Islamic Terminology: The Misuse of Words

The media has taken Islamic terminology and has gone beyond merely using words out of context. Instead, it has completely distorted the meaning of various words, giving a translation that is not even close to the original. As it turns out, this inaccuracy of translation also contributes significantly to Islamophobia. One such word that is inaccurately translated is the word “Jihad.” Dina Ibrahim notes “one of the ongoing problems with western coverage of Islam is that Jihad is always translated as holy war.” He goes on to say that “Jihad is not a holy war. It is a struggle to overcome the forces of evil.” Finally, he stresses that “the concept of Jihad has been abused by Bin Laden and his followers, as well as network news.”7 The literal meaning of Jihad is indeed “struggle”; however, this term is used in many different contexts in Islam. The word Jihad can be used in a military context, but not in the way that the media portrays it-as a term being used to wage war against all other religions. In truth, it can only be used in a military context if one is oppressed and needs to resort to militant means to overcome oppression, or if one needs to resort to militant needs to defend land. The type of Jihad that is actually stressed more in Islam is the internal Jihad, or the struggle within oneself to resist temptation to commit sin. Arguably, this type of struggle is much more difficult to overcome. Finally, an example of Jihad that people are not even aware they are familiar with is the Jihad of Martin Luther King Jr. to fight for civil rights.

Another term that has been incorrectly used is the term “madrasa,” which has been defined in the media as an Islamic school where young Muslim men go to learn how to perform terrorist attacks on nations such as the U.S. In fact, in an ABC News report Bob Woodruff described madrasas in Islamabad by saying, “This is where the recruits begin their education, a collection of religious schools known as madrasas along Pakistan’s border with Afghanistan.” He later states, “[T]hey study the Koran and they learn about jihad, or holy war.”8 This interpretation of a madrasa is false. A madrasa is an Islamic school. It is not a place where young adults learn about holy war, but instead madrasas are where children learn morality, good behavior, and acts of worship consistent with the teachings of Islam. In the US for example, madrasas can be equivocated to Sunday school for many Christians. As a result of the media, many madrasas that now exist are incorrectly interpreted as types of terrorist recruitment centers.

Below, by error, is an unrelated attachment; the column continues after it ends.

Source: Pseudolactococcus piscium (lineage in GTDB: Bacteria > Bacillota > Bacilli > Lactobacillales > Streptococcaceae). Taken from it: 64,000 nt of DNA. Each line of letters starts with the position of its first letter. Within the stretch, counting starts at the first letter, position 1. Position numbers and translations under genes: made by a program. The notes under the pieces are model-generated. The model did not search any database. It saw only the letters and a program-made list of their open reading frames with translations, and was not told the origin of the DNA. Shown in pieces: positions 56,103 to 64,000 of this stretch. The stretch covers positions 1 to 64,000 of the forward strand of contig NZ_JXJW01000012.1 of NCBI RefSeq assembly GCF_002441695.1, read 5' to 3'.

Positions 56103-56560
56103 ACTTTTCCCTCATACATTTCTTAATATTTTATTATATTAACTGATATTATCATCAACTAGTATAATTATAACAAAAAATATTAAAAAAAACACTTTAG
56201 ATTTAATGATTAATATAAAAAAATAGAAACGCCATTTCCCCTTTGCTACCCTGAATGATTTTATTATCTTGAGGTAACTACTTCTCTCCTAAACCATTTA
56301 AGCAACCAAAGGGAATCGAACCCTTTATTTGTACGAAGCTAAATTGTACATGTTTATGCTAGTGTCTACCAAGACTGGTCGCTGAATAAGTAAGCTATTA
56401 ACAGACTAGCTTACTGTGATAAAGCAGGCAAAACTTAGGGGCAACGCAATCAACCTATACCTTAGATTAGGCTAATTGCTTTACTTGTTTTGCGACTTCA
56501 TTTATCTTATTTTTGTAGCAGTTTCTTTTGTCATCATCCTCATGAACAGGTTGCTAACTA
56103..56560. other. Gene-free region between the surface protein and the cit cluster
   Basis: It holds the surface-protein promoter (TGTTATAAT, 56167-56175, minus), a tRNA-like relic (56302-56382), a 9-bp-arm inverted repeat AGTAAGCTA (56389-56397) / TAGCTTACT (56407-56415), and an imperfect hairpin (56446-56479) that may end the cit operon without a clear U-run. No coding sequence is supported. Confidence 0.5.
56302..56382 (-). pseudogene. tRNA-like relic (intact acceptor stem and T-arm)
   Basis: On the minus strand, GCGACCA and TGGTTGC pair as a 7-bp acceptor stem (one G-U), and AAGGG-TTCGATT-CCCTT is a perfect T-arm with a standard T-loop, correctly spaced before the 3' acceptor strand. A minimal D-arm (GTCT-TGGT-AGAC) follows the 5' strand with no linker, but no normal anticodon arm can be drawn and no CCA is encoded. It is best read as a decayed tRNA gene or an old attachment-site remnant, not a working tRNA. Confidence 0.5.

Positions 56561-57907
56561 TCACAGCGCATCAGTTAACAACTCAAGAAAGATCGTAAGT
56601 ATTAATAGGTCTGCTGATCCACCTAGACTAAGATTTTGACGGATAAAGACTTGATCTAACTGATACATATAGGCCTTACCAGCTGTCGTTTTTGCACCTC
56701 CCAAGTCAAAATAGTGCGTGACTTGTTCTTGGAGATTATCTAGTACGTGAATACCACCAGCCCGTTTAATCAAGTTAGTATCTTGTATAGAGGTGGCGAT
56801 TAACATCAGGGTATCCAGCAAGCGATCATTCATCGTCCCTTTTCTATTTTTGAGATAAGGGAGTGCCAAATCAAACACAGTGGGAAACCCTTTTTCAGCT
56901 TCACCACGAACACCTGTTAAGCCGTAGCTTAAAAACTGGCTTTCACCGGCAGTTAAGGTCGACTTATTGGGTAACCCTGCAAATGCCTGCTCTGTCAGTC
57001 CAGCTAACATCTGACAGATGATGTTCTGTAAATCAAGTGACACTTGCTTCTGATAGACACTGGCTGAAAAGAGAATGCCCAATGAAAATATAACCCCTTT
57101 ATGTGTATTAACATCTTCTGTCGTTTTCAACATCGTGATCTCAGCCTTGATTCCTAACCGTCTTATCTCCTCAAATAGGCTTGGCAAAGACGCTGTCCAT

Media Portrayal of Women in Islam

The portrayal of Muslim women has also contributed significantly to Islamophobia. “One common perception about Islam through the media remains that women are treated as second-rate citizens.”9 This perception arises when many news channels show images of women wearing the burqa and discuss political systems, such as that of Saudi Arabia, where women are treated as second-class citizens. When Americans view this coverage, they not only condemn such a system, but they view Islam as something completely foreign to the ideals of American society. What needs to be understood is that the Arab culture in Saudi Arabia predominates social and political atmospheres. The problem is that when there is a conflict with Islamic principles, the inequalities and social injustices are made to look like they are part of the religion. Furthermore, since the two holiest sites of Islam are found in Saudi Arabia, and the Saudi government claims to rule under Islamic law, it is not surprising that the outside world associates everything the country
does with Islam. However, Divya Sharma stresses that it is “important to note that a majority of Muslim population in the U.S. is not the same as the Muslim population in Sudan, Saudi Arabia, Pakistan, or elsewhere. Religion is largely interpreted within the larger socio-cultural context.”10 Culture and religion must be distinguished as well as apparent oppression verses actual oppression. In more democratic political systems, Muslim women wear their scarves and observe the “hijab” by their own choice.

“In the final part, we shall look into Religious Illiteracy and The Conclusion.”

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